My undergraduate work in physical therapy gave me the opportunity to develop a strong appreciation for the field of neuroscience and its importance as the scientific basis for clinical practice. During my doctoral work, I investigated the nervous system in monkeys using powerful electrophysiological techniques and acquired extensive knowledge about the roles that their motor areas and corticospinal neurons play in the production of forelimb movements.
My next goal was to translate the fundamental knowledge I had acquired about the motor system in animal models back to the clinical human motor control field. Following the completion of my PhD, I joined the Oxford Centre for Functional Magnetic Resonance Imaging of the Brain (FMRIB), where I worked with one of the best teams in the field of diffusion tensor imaging (DTI) and learned how to use this powerful neuroimaging approach for measuring structural connectivity between brain areas and corticospinal integrity. I was also involved in research projects where brain stimulation (tDCS and TMS) were used to modulate and measure changes in excitability of the motor cortex. Subsequently, I conducted studies that utilized neuroimaging techniques (MR & magnetoencephalography (MEG)) to investigate how the neural infrastructure supporting simple upper limb movement is affected by the brain’s structural/functional damages associated with aging and following a stroke, and how these changes relate to motor performance. These projects took place at the prestigious Institute of Neurology at University College London (UCL). Through these projects, I have acquired unique expertise and skills that form the foundation of my research program.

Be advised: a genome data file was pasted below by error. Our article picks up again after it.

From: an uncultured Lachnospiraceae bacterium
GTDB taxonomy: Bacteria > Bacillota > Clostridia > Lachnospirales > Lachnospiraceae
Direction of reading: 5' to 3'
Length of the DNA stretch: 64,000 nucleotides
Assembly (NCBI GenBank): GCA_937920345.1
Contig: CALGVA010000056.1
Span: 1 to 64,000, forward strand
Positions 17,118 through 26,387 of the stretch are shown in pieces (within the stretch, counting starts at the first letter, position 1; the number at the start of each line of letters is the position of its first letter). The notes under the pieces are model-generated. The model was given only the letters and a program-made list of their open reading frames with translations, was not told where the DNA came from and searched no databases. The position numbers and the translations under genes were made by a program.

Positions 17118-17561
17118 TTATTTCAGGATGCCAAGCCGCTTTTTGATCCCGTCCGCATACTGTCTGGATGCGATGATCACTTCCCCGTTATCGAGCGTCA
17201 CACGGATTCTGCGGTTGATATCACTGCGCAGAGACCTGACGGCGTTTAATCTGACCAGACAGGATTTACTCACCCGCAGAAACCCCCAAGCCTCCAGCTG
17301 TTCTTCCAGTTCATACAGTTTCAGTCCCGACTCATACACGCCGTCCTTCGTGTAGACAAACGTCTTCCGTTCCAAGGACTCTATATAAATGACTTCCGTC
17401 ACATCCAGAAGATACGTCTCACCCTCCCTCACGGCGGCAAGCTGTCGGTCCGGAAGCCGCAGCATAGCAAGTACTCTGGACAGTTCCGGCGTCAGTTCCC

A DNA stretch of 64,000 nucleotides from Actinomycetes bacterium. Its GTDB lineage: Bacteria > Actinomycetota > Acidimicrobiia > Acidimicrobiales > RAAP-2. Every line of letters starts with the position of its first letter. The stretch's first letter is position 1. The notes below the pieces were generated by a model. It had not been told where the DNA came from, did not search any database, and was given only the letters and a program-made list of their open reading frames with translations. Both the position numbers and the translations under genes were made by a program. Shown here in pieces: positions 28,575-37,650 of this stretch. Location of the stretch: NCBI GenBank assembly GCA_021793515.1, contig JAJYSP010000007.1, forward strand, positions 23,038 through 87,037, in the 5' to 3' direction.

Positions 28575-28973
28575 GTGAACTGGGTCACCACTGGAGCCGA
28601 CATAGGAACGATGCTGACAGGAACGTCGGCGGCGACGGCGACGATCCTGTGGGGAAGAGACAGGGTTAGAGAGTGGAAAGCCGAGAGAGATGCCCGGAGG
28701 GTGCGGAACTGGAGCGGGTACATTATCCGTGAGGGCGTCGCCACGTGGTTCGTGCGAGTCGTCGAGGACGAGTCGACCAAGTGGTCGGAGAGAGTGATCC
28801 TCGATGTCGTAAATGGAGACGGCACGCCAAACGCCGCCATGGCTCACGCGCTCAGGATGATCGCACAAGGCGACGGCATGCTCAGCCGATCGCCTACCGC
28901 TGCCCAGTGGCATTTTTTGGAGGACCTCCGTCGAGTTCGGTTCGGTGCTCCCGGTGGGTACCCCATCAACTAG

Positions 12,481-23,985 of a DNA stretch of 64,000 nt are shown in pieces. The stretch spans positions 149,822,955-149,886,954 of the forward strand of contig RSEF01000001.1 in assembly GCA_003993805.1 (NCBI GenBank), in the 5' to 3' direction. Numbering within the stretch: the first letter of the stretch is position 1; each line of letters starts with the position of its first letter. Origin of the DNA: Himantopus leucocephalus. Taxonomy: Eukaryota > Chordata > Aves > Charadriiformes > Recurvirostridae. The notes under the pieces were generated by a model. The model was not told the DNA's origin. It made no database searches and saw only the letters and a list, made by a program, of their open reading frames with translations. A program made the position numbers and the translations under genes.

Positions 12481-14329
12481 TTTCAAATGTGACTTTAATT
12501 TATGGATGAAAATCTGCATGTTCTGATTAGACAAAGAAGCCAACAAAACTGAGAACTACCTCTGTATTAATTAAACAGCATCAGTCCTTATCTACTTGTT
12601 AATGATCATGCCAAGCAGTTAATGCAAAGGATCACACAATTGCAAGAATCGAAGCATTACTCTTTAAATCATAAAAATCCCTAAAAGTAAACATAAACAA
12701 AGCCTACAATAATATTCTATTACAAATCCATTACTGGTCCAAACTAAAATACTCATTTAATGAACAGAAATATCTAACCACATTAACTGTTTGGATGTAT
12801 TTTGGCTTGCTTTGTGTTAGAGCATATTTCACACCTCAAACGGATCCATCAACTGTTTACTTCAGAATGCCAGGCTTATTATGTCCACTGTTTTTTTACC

The overarching goal of my research program is to accurately quantify the functional and structural changes taking place in the brain following an intervention in order to design individualized intervention strategies that will serve health research and clinical practice. To this end, I conduct experiments that aim to elucidate the neurophysiological mechanisms underlying interactions between motor-related brain areas in different populations and under different conditions. I also use multimodal functional neuroimaging and electrophysiological techniques, as well as state-of-the-art data analysis methods to measure structural changes and precise dynamics of these interactions and ultimately to identify robust and sensitive biomarkers of motor ability.
In summary, my research program comprises two main research streams with the following aims:
1) to quantitatively describe the physiology of brain motor circuits as well as to identify how these circuits are modified by learning, neurorehabilitation interventions, age or the occurrence of a stroke;
2) to assess and improve the performance of intervention strategies currently used in neurorehabilitation and to quantify their efficacy in enhancing motor performance.
These two streams take place in parallel. Methodological measures are being developed at the same time when different types of interventions are be tested. When the efficacy of an intervention is proven, its mechanism of action within the brain is quantified using continually-refined protocols, thus providing knowledge translation between both streams.